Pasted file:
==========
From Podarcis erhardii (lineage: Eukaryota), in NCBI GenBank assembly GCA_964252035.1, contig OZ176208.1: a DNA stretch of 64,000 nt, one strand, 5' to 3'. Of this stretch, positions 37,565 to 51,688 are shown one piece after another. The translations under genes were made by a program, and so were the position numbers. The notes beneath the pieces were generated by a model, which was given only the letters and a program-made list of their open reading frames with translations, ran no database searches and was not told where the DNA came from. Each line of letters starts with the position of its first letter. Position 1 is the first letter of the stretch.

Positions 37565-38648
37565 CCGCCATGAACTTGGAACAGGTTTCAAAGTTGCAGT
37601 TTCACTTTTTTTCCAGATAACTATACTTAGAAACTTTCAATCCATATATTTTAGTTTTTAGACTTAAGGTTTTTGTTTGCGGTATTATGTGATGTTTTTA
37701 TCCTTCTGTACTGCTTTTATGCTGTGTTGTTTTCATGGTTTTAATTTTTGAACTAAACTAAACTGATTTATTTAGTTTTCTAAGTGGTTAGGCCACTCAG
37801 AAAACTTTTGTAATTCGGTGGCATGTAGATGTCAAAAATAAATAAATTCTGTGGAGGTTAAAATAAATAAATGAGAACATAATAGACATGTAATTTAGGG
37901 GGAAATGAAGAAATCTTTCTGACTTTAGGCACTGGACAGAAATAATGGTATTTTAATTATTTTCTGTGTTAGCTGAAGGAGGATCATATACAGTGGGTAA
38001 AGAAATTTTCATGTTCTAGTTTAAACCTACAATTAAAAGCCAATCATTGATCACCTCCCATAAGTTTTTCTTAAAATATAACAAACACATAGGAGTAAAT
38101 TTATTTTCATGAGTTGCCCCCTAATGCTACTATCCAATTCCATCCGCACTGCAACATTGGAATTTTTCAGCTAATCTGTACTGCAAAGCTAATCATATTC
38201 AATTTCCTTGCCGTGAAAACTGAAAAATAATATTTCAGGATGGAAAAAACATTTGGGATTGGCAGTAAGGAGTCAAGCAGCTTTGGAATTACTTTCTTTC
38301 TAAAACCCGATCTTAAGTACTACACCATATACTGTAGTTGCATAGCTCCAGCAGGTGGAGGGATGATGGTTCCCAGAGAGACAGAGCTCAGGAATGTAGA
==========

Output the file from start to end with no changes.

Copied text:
From Podarcis erhardii (lineage: Eukaryota), in NCBI GenBank assembly GCA_964252035.1, contig OZ176208.1: a DNA stretch of 64,000 nt, one strand, 5' to 3'. Of this stretch, positions 37,565 to 51,688 are shown one piece after another. The translations under genes were made by a program, and so were the position numbers. The notes beneath the pieces were generated by a model, which was given only the letters and a program-made list of their open reading frames with translations, ran no database searches and was not told where the DNA came from. Each line of letters starts with the position of its first letter. Position 1 is the first letter of the stretch.

Positions 37565-38648
37565 CCGCCATGAACTTGGAACAGGTTTCAAAGTTGCAGT
37601 TTCACTTTTTTTCCAGATAACTATACTTAGAAACTTTCAATCCATATATTTTAGTTTTTAGACTTAAGGTTTTTGTTTGCGGTATTATGTGATGTTTTTA
37701 TCCTTCTGTACTGCTTTTATGCTGTGTTGTTTTCATGGTTTTAATTTTTGAACTAAACTAAACTGATTTATTTAGTTTTCTAAGTGGTTAGGCCACTCAG
37801 AAAACTTTTGTAATTCGGTGGCATGTAGATGTCAAAAATAAATAAATTCTGTGGAGGTTAAAATAAATAAATGAGAACATAATAGACATGTAATTTAGGG
37901 GGAAATGAAGAAATCTTTCTGACTTTAGGCACTGGACAGAAATAATGGTATTTTAATTATTTTCTGTGTTAGCTGAAGGAGGATCATATACAGTGGGTAA
38001 AGAAATTTTCATGTTCTAGTTTAAACCTACAATTAAAAGCCAATCATTGATCACCTCCCATAAGTTTTTCTTAAAATATAACAAACACATAGGAGTAAAT
38101 TTATTTTCATGAGTTGCCCCCTAATGCTACTATCCAATTCCATCCGCACTGCAACATTGGAATTTTTCAGCTAATCTGTACTGCAAAGCTAATCATATTC
38201 AATTTCCTTGCCGTGAAAACTGAAAAATAATATTTCAGGATGGAAAAAACATTTGGGATTGGCAGTAAGGAGTCAAGCAGCTTTGGAATTACTTTCTTTC
38301 TAAAACCCGATCTTAAGTACTACACCATATACTGTAGTTGCATAGCTCCAGCAGGTGGAGGGATGATGGTTCCCAGAGAGACAGAGCTCAGGAATGTAGA